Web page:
"You must go through life with these characters and experience each day through their eyes and maybe find a new way of interpreting the world. When Charlie Brown says: 'When you're lonely, peanut butter sticks to the roof of you mouth' . . . there's a pathos, its a real experience that somehow has been encapsulated and everybody can identify it and relive it or experience it through Charlie Brown."

As they identified and experienced when Calvin and Hobbes found a dying raccoon and put Watterson on a tightrope between schmaltz and message.

He walked it thus: "I made it a progression from Calvin and Hobbes' emotional response to death through the grieving process to the philosophical aspects. Why did this have to happen? If it can happen to a raccoon that hasn't harmed anyone then we all are vulnerable.

"At the end, Calvin and Hobbes hug and they are reaching out to each other, recognizing the preciousness of friendship and the realization that this does not last forever."

High response to the raccoon series brought Watterson a satisfaction superior to financial gain.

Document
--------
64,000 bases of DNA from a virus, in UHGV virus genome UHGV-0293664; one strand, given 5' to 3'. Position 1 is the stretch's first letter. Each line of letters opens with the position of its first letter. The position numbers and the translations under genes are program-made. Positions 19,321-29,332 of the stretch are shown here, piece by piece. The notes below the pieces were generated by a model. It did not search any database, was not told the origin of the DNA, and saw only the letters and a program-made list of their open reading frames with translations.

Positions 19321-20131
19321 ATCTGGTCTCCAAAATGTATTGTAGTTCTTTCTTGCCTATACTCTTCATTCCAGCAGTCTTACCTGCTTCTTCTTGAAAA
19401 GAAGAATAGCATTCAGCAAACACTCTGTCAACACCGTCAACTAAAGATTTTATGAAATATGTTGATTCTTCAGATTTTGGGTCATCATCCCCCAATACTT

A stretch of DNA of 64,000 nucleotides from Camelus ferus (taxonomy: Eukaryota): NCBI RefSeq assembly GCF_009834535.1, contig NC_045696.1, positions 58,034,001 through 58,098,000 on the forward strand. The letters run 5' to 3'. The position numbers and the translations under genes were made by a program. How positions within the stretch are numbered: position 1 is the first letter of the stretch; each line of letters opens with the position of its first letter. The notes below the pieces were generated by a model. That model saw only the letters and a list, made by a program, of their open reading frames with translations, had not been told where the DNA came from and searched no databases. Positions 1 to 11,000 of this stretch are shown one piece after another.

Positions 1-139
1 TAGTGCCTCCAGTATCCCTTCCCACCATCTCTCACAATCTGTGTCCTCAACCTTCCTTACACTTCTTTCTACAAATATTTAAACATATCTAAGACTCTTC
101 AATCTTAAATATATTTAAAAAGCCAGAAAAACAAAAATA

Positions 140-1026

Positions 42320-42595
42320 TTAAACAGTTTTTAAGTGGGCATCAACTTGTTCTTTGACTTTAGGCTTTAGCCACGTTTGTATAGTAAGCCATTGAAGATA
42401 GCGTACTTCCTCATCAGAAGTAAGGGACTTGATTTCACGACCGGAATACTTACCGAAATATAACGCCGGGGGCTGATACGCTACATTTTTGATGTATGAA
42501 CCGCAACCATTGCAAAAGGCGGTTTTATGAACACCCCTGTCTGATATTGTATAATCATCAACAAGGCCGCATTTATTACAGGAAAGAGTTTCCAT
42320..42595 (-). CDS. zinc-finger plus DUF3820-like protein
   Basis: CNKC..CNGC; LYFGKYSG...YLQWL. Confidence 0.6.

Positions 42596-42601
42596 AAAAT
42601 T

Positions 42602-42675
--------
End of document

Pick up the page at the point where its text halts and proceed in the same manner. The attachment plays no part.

"The motivation is the work itself and having a job I've aspired to since I was a kid," he said. "I wouldn't be doing this if I were just in it for the money."

Not that he's opposed to money. He would like to buy a new house with a spare bedroom so Melissa can have her own studio. And he does want to replace her limping Volkswagen.

Beyond that: "Really, the joys of life are very simple. Having a couple of cats around the house, a quiet life, dabbling in watercolors and woodblock printing . . . the more succcess it (Calvin and Hobbes) has, the happier I am, but if it coasted along at the current number of papers now I would be more than happy."

Calvin, he knows, does not share that view.

"He's pretty much the capitalist."

Hobbes, of course, would go along with Calvin.

Especially if fame and fortune means surfing at Malibu and being on television and maybe getting to smooch Vanna White.

Copyright © 2019, Los Angeles Times
EDITION: California | U.S. & World
66°